Former Premier Service Medical Aid Society (PSMAS) board chairman Cuthbert Dube last Tuesday won a $3 million arbitral award against the embattled medical aid society and sought to have it registered as a court order at the High Court on Thursday, arguing he was still entitled to his monthly salary and benefits backdated to January 2014.
Through his lawyer Jonathan Samukange, Dube filed the two applications under case number HC3461/15 against Premier Service Medical Investment (PSMI) for $2 070 000 and case number HC3462/15 against PSMAS for $1 380 000, bringing his total claims to $3 450 000.
Dube was fired in January last year over allegations of awarding himself a hefty salary.
The arbitral awards by an independent arbitrator identified in court papers only as D Moyo were made on Tuesday last week.
According to Dube’s contract, besides the salary arrears, he is entitled to among other benefits, a $2 000 clothing allowance per annum, international per diem of $900 per day for self and $300 per day for his spouse, regional per diem of $700 per day for self and $200 per day for his spouse and local per diem of $500 per day for self and $100 per day for his spouse.
He also said he was entitled to two personal drivers, 400 litres of fuel per month for personal use, loan of up to a maximum equivalent to 12 months’ salary, a cook, gardener and housekeeper and $1 200 for groceries per month, clothing allowances of six suits, 12 shirts, 12 ties and six pairs of shoes per year.
Part of the court application read: “This is an application for registration of an arbitral award made on the 14th day of April 2015 in favour of Dr Cuthbert Elkana Dube by the honourable arbitrator D Moyo, in terms of Section 98 (14) of the Labour Act Chapter 28:01.
“Applicant (Dube) is entitled to payment of the arrear salaries to the tune of $2 070 000, (and $1 380 000 for the other case) calculated from January 2014 to date.”
In his judgment, arbitrator Moyo said: “On submissions, the respondents (PSMAS and PSMI) stuck to the terms of reference as spelt out by the conciliator. These are clearly tactical positions by the parties.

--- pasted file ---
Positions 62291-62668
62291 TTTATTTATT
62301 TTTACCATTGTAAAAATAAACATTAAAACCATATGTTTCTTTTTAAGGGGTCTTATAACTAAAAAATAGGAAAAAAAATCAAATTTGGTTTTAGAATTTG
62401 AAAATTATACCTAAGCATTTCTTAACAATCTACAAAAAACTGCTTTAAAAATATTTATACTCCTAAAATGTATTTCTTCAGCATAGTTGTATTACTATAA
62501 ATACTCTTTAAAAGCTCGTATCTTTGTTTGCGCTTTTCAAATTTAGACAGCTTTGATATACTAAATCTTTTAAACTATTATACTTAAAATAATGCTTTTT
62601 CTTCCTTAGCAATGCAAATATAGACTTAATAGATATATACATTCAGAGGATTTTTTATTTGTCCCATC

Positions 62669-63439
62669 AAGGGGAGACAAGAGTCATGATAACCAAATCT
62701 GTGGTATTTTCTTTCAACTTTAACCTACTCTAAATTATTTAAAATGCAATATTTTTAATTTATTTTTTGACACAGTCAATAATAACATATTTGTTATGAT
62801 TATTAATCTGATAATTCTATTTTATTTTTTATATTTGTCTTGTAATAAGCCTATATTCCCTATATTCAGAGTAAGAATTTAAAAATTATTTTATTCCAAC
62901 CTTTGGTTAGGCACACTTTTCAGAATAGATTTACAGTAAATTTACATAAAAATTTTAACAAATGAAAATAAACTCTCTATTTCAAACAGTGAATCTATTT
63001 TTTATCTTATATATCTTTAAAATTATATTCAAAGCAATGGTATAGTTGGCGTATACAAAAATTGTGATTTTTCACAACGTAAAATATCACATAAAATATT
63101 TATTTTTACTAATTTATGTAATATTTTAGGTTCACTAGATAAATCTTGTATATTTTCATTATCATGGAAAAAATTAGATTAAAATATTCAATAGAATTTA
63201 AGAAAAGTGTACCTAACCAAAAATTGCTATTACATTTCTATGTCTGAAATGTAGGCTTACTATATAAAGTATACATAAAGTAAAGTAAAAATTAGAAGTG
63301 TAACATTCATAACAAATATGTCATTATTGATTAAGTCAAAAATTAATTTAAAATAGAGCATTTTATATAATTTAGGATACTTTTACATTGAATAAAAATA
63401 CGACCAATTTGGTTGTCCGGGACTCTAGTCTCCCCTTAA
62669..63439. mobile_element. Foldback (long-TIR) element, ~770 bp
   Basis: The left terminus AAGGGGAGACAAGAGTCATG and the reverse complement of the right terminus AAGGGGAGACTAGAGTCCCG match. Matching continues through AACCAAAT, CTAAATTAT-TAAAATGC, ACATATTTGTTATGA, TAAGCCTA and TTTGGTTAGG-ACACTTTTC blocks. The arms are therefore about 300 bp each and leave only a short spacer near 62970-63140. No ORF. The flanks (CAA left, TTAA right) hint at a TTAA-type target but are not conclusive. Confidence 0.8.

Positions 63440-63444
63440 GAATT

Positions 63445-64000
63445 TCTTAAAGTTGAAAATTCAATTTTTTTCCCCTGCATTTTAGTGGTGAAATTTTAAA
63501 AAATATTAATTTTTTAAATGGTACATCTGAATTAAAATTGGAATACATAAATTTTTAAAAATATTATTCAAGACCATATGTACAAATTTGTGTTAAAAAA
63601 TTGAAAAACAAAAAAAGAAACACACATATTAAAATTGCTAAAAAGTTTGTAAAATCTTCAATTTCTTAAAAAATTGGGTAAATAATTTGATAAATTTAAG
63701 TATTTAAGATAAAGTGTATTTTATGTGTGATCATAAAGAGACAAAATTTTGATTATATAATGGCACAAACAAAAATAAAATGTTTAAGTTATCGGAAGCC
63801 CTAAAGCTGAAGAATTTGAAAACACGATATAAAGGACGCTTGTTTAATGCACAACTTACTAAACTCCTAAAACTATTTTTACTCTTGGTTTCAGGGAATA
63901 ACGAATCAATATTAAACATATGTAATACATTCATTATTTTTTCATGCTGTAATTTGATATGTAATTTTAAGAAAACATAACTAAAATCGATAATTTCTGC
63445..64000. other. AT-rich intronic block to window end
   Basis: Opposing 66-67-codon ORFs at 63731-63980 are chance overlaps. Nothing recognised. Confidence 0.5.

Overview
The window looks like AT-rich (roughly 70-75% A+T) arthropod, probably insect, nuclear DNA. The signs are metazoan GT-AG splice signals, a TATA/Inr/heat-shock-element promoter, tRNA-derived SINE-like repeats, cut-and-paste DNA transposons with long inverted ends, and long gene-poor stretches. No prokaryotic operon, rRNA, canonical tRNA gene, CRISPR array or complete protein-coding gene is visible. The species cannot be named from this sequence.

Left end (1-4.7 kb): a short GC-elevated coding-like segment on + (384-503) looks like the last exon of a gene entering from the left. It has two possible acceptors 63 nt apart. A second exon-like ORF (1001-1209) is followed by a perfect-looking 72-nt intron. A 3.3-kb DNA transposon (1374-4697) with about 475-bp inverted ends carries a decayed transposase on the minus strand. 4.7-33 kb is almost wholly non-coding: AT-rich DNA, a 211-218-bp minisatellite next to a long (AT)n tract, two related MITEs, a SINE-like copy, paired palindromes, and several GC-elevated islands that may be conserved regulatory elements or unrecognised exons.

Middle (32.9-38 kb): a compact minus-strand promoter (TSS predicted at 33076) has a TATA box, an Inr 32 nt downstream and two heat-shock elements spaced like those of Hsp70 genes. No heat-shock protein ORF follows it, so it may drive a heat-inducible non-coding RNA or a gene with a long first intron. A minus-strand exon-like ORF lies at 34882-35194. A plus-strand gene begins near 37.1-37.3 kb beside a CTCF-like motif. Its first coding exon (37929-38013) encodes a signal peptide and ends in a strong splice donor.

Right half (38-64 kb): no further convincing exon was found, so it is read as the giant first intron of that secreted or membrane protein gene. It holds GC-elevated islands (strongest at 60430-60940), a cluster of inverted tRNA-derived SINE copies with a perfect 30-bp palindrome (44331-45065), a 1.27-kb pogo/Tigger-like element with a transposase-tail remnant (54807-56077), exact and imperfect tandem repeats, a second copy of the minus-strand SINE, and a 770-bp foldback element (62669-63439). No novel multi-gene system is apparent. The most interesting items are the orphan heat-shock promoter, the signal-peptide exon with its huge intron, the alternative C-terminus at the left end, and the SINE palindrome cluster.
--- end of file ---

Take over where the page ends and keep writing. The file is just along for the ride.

To me, it does appear that there can be nowhere the issue between the parties can be resolved without dealing with the issue of the contract of employment between them.
“There is no dispute between the parties that no contract of employment was terminated according to the claimant, therein lies his claim of salaries since January 2014. On the contrary the respondent argues that there never was a contract of employment between the parties.”
Dube argued that in a board communication of March 14 2013, the chairpersons of PSMAS and PSMI communicated the extension of the tenure of office of his office and the statement at the relevant point read: “The committee has extended the tenure of office for Dr C E Dube for a further 10 years with effect from January 1, 2014. We are hereby pleased to advise you that the two boards of PSMAS and PSMI have unanimously approved the extension of office of Dr C E Dube by a further 10 years, effective January 1 2014.”
Arbitrator Moyo said it was not in dispute that Dube had obligations to direct PSMAS and PSMI’s operations and that it was inconceivable how a party doing work for the other for as long a time since 2001, participating and supervising the employees of same, could work for such a long time without a contract or remuneration.
He further said PSMAS’s statement dated March 16 2015, categorically stated that it had no contract of employment with Dube and, therefore, it did not terminate any contract of employment.
“This puts to rest the argument on whether claimant’s contract of employment was lawfully terminated or not. For the avoidance of doubt, the respondent did not terminate any contract with the claimant,” Moyo said before making a ruling in Dube’s favour.